Photo by Robin Benzrihem on Unsplash
Shell smiled as she chiselled away, sinking into the minuscule sensations that made her soul sing; the feel of gristle between her fingers, the gentle clink of hammer on chisel, motes catching sunlight streaming through the window, the faint taste of chalk and the slow but inevitable form emerging from her work.
She sighed and leaned back from her work, massaging the ache in her back.
The doors burst open and Mydlan bustled in.
“Morning.” Shell said, sipping from her water, grimacing as she copped a top layer of settling dust.
“Isn’t it!” Mydlan said, marching up to the giant block of clay in the centre of the workshop.
“Are you going to get to work today?”
“Not at all, I purchased a spell.” He rifled through his satchel.
“You shouldn’t trust mage spells, they wear off.”
“No I bought the spell itself!” He emphasised, producing a runed parchment. “I can sell the workings to my students. Think of the profits Shell.”
“You’re going to charge people to cast a sculpture out of nothing?” Shell swivelled on her stool and cocked her head at Mydlan. “What’s the point?”
“The point my dear is that people have no time for skills these days. Who wants to sit around chiselling at stone all day for the rest of their life?” He spun to face Shell, “Ah… sorry.”
Shell shrugged and placed down her tools. “The true joy is not in the sculpture my young friend. It is in the process, in each little step towards your eventual goal. Once the goal is achieved, that joy is a memory. Sure, you can share that joy with others, but it’s only part of the journey.”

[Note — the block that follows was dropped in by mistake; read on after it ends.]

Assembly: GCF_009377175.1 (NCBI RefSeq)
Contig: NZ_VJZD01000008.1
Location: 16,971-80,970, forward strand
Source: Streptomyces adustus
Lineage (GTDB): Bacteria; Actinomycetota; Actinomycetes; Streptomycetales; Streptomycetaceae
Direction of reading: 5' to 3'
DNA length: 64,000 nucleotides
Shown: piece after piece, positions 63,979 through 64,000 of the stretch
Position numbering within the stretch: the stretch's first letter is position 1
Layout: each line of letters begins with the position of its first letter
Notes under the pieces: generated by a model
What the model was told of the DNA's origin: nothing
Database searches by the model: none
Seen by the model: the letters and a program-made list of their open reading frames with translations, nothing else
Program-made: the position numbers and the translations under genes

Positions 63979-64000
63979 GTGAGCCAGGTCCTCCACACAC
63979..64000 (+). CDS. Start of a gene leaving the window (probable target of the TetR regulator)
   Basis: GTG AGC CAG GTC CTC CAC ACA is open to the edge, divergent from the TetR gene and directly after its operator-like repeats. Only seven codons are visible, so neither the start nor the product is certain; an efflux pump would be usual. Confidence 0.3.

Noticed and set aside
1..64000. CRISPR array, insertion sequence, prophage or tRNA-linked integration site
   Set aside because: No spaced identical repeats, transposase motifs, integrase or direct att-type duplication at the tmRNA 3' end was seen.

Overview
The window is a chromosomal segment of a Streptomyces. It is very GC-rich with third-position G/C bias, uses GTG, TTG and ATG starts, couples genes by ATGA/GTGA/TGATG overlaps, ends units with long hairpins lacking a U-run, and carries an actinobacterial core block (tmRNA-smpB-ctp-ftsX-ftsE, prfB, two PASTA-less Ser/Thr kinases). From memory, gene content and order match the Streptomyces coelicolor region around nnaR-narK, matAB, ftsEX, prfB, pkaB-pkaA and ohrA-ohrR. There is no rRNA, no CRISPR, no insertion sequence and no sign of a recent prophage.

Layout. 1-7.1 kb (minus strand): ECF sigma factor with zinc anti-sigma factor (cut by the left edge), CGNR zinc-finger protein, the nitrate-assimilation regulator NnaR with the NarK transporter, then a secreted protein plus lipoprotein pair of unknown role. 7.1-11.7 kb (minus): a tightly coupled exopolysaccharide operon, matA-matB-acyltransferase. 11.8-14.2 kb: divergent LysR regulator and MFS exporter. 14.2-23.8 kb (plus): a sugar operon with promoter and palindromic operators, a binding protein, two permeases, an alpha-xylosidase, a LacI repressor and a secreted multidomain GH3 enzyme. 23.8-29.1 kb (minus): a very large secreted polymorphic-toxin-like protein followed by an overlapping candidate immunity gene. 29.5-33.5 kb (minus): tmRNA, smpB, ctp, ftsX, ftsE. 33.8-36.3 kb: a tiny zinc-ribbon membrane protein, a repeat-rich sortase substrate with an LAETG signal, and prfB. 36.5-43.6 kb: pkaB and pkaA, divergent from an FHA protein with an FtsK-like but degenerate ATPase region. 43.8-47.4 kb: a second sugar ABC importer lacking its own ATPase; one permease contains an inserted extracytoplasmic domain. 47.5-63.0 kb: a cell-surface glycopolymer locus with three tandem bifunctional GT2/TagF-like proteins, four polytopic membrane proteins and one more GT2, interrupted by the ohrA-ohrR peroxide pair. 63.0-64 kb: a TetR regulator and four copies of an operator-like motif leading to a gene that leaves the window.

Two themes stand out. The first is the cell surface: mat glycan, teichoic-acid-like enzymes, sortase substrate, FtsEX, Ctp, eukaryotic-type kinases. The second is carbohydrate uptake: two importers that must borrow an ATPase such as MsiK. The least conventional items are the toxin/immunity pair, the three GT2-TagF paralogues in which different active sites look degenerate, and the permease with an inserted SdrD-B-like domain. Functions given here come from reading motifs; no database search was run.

“Bah!” Mydlan read from the scroll and waved his hand erratically, sparks of violet crackled around the clay. “No time for any of that, we could be out doing…”
“Are you sure you even want to be a sculptor?” Shell asked.
The sparks swirled and the clay formed into an ancient warrior, detailed and coloured to perfection.
“Not bad at all.” Mydlan admired the product.
The silence stretched between them.
“Now what?” Shell asked.
“Now… now I go do other things, teach other students how to do this for a fee!”
Shell took in the partially formed lump of stone she had spent months on, then towards Mydlan’s finished piece. No gristle, no clinking, no slow, captivating realisation of form.
“It won’t last,” Shell said, picking up her tools. “People will want more.”
“Bah!” Mydlan turned and bustled from the room as suddenly as he had entered.
Shell was left with silence.
The new statue of clay began to droop and deform, which was lost on Shell as she found her place again, found her soul singing again. The feel of gristle between her fingers, the gentle clink of hammer on chisel, motes catching sunlight streaming through the window, the faint taste of chalk and the slow but inevitable form emerging from her work.
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